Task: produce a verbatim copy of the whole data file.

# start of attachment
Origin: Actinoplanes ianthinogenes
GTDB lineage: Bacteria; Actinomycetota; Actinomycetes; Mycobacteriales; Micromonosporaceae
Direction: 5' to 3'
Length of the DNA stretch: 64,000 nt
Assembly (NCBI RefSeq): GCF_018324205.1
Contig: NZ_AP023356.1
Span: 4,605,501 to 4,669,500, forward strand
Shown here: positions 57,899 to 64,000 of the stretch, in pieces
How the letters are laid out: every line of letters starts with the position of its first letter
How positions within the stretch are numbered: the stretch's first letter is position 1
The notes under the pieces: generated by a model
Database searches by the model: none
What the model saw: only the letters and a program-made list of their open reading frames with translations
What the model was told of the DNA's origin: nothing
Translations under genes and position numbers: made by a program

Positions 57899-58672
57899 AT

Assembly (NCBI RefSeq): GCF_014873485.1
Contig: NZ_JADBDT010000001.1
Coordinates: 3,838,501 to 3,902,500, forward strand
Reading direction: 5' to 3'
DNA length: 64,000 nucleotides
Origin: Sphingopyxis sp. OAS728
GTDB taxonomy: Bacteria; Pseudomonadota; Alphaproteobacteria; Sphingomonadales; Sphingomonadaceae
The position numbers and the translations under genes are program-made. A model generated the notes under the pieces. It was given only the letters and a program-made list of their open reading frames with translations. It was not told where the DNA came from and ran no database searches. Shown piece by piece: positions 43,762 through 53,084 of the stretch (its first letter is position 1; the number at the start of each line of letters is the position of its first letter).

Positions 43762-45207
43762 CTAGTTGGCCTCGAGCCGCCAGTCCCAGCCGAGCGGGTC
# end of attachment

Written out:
Origin: Actinoplanes ianthinogenes
GTDB lineage: Bacteria; Actinomycetota; Actinomycetes; Mycobacteriales; Micromonosporaceae
Direction: 5' to 3'
Length of the DNA stretch: 64,000 nt
Assembly (NCBI RefSeq): GCF_018324205.1
Contig: NZ_AP023356.1
Span: 4,605,501 to 4,669,500, forward strand
Shown here: positions 57,899 to 64,000 of the stretch, in pieces
How the letters are laid out: every line of letters starts with the position of its first letter
How positions within the stretch are numbered: the stretch's first letter is position 1
The notes under the pieces: generated by a model
Database searches by the model: none
What the model saw: only the letters and a program-made list of their open reading frames with translations
What the model was told of the DNA's origin: nothing
Translations under genes and position numbers: made by a program

Positions 57899-58672
57899 AT

Assembly (NCBI RefSeq): GCF_014873485.1
Contig: NZ_JADBDT010000001.1
Coordinates: 3,838,501 to 3,902,500, forward strand
Reading direction: 5' to 3'
DNA length: 64,000 nucleotides
Origin: Sphingopyxis sp. OAS728
GTDB taxonomy: Bacteria; Pseudomonadota; Alphaproteobacteria; Sphingomonadales; Sphingomonadaceae
The position numbers and the translations under genes are program-made. A model generated the notes under the pieces. It was given only the letters and a program-made list of their open reading frames with translations. It was not told where the DNA came from and ran no database searches. Shown piece by piece: positions 43,762 through 53,084 of the stretch (its first letter is position 1; the number at the start of each line of letters is the position of its first letter).

Positions 43762-45207
43762 CTAGTTGGCCTCGAGCCGCCAGTCCCAGCCGAGCGGGTC